If the only problem is preventing that two successive start occur at the
same source, for the same destination window, before that window was posted
anew, then I think that a generation counter works OK, as an implementation
technique. If the set of window clients change, a synchronization must occur
in the user code, to prevent races.
I may be missing something, but it seems to me that as written, the
Rma_post() <--> Rma_start() synchronization has to always be a full
bidirectional exchange (RPC-like), with start asking the target if
the post flag is currently set (locally), and blocking if it's not
yet set (and the target buffering all these requests until the next
post, and then replying to them all).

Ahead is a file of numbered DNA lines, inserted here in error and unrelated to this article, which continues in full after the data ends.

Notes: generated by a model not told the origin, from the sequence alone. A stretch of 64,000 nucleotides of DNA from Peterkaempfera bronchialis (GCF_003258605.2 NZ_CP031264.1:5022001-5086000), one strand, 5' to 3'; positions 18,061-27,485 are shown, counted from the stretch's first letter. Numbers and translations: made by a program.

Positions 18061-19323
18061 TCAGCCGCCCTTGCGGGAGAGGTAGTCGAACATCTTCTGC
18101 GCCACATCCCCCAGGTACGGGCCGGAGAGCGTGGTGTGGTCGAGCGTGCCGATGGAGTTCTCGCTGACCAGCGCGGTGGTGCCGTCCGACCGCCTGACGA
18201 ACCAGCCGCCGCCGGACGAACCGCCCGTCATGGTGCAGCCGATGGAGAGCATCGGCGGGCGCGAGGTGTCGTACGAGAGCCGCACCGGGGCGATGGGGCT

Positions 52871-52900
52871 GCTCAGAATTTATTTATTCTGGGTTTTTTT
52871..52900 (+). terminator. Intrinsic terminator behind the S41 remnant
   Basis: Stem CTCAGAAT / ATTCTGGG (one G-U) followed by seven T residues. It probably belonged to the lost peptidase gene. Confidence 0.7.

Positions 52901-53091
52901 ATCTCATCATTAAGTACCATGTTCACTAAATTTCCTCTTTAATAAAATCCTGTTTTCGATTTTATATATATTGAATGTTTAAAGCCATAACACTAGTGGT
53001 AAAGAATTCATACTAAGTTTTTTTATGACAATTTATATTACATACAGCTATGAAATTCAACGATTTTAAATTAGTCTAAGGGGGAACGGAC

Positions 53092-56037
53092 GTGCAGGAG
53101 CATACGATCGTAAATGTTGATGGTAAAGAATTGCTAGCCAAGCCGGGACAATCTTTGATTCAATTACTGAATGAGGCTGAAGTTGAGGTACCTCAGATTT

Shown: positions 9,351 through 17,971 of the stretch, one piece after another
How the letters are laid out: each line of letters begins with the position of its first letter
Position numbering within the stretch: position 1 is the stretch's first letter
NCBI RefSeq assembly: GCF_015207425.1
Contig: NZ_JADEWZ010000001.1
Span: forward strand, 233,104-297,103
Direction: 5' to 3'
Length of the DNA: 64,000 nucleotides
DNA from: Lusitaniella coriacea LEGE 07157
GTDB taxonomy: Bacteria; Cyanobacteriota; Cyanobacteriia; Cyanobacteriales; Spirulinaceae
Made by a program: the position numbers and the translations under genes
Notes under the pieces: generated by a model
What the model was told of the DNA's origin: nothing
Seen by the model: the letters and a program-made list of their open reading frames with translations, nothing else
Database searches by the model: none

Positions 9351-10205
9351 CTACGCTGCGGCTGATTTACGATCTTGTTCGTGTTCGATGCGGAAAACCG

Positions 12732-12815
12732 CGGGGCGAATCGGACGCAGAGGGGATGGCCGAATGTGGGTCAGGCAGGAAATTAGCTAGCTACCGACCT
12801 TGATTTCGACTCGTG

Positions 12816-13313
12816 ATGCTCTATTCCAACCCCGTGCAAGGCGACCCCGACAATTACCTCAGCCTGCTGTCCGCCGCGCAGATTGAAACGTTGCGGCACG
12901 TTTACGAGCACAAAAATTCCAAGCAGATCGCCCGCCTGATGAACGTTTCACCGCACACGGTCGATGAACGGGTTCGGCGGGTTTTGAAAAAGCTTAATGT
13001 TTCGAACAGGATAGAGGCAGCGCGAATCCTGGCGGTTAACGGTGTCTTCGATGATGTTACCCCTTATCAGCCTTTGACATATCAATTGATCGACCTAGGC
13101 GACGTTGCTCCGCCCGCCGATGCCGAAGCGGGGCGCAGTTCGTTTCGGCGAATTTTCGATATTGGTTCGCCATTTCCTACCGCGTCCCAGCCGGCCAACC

Q1: is this correct?
Since post, as I defined it, does not have the "address" of the remote
process, then, indeed,
you will need a hand-shake (request to RMA; request granted; RMA), with
the usual optimization that short messages can be sent without first
asking permission, and will be buffered on the receive side. In a pure
distributed memory implememtation, this is the same as a send occurring
ahead of the matching receive. Of course, once shared memory in some
form is available, we can do better.
Q2: if yes, is this what we want (as opposed to Rma_post(comm, rank)
and making the use do multiple of them, thus keeping track of the
synchronization arrows and keeping post/start single-directional)?
We need to hash this out, what's preferable from a user viewpoint
and performance wise. I shall try to put both alternatives in the
text to be discussed when we meet.